Wednesday, February 28, 2007


An overview of the pressure in the MTS market. This highlights the way that the European bond market is much more fragmented that the US version. This makes it less liquid. A Finnish government bond is not the same as a German government bond. However, MTS forces investment banks to treat them in a way that is more similar than would be the case if market forces prevailed.
Hedge funds seek access to eurozone bonds:
"Supporters of MTS say that these practices are needed to ensure there is plenty of liquidity in the eurozone’s fragmented government bond market. The rules are popular among smaller eurozone members.

However, critics say the rules have created a quasi-cartel, which has raised the cost of bond dealing and looks increasingly anachronistic given the growing use of electronic trading. "

Tuesday, February 27, 2007

Diversified genes

Marginal Revolution: Beautiful People are Mean
Nothing to do with finance, but astonishing. This suggests that we appreciate that which is an amalgamation from many. We want diversified genes!

Tuesday, February 13, 2007

Instrumental variables

Social Science Statistics Blog: The "Imperial Grip" of Instrumental Variables: "Consider the two papers desribed in the Economist article. The first attempts to estimate the effect of colonialism on current economic outcomes. The authors propose wind speed and direction as an instrument for colonization, arguing (plausibly) that Europeans were more likely to colonize an island if they were more likely to encounter it while sailing. So far so good. Then they argue that, while colonization in the past has an effect on economic outcomes in the present, being situated in a location favorable for sailing in the past (i.e., before steam-powered ships) does not. Is this really plausible? The authors think so, I don't, and it isn't obvious that there is a way to resolve the matter."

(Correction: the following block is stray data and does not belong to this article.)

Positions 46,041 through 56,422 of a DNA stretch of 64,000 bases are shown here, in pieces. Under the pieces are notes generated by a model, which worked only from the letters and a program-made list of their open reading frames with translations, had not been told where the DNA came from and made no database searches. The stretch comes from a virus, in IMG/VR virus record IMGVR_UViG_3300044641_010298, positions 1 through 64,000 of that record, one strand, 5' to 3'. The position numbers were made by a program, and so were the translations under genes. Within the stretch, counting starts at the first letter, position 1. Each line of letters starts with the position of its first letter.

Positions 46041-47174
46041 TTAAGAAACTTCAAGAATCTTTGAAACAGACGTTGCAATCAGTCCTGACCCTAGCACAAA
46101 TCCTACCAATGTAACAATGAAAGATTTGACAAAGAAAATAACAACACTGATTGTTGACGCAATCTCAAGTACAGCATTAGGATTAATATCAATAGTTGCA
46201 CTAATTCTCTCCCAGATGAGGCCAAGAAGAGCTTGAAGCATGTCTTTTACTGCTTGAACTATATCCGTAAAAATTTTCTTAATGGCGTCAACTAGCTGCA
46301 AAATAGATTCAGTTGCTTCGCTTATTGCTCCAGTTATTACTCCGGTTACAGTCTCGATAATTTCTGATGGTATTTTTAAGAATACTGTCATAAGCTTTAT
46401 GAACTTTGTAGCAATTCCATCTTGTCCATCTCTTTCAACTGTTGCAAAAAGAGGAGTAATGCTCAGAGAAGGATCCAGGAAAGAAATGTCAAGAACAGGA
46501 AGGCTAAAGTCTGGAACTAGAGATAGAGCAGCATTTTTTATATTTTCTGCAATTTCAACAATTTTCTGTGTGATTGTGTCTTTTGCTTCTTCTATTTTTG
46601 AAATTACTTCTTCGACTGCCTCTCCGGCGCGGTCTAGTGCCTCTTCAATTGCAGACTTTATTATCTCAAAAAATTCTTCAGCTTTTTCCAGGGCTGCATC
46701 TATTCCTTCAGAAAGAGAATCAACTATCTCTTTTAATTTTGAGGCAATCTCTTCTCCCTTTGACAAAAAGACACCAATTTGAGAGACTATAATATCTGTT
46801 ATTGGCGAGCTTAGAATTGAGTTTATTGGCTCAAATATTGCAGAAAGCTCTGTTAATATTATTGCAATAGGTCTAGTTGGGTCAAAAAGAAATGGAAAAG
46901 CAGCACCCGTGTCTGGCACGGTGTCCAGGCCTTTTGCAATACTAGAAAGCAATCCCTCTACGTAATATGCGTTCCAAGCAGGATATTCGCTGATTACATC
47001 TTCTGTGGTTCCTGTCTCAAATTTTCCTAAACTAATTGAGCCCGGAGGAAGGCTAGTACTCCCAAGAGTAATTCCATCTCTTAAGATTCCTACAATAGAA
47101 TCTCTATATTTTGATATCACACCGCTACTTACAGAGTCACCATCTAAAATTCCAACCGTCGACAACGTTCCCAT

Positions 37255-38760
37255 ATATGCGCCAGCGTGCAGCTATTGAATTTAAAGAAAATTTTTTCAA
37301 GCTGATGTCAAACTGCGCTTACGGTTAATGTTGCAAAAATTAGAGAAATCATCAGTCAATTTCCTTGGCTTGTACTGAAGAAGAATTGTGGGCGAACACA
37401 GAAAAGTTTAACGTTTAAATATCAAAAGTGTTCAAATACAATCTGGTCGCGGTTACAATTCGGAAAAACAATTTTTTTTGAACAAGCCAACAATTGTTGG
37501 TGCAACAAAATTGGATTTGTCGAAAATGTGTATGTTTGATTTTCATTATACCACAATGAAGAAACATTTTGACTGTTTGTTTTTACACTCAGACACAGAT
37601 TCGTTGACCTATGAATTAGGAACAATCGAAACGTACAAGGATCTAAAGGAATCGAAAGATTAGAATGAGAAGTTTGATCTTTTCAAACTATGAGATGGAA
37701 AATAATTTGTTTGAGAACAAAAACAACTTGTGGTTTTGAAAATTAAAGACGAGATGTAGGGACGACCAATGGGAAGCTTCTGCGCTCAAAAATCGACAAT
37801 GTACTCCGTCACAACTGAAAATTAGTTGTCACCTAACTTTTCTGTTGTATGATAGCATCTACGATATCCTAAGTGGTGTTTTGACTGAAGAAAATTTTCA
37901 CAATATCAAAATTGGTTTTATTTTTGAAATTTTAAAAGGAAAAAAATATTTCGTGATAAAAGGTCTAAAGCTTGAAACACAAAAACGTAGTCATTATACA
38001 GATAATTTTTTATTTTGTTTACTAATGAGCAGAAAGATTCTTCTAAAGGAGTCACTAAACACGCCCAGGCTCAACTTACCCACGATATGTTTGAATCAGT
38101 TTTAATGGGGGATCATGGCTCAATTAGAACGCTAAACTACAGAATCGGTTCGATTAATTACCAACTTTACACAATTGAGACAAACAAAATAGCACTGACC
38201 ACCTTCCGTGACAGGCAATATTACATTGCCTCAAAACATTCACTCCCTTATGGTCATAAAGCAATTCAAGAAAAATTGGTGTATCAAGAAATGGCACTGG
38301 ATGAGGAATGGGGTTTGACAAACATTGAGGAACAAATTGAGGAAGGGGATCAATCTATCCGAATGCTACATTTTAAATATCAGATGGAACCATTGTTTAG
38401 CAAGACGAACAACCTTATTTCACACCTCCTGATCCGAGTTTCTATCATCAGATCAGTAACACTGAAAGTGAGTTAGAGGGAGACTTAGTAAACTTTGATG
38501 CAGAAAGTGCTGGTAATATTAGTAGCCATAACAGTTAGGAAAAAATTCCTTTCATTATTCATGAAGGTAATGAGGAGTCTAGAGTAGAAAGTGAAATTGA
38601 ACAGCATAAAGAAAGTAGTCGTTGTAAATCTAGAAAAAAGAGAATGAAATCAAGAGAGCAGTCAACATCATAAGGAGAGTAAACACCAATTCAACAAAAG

Thursday, February 01, 2007


Excellent from Chris Dillow on the hierarchy in firms.

Here's some great empirical evidence for all this. Bart Hobijn and Boyan Jovanovic estimate (pdf) that the stock market value of US firms that existed in 1972 fell relative to GDP in the three subsequent decades. And yet the value of the overall market more than doubled relative to GDP. This means that more than all the rise in the value of shares relative to GDP came from new firms. Growth - as perceived by investors - therefore comes from new firms much more than incumbent ones.
This suggests that old hierarchic firms don't grow quickly. Rather than being a source of innovation, big hierarchical firms exist to exploit innovations that have occurred outside the firm, as this paper (pdf) shows.
Now, I'm not saying here that co-operatives would be a better source of innovations; as workers want to cling onto their jobs, labour-saving innovation would be less. All I'm saying is that whatever the benefits of hierarchies are, they don't include an ability to innovate. It's markets that give us innovations, not hierarchies.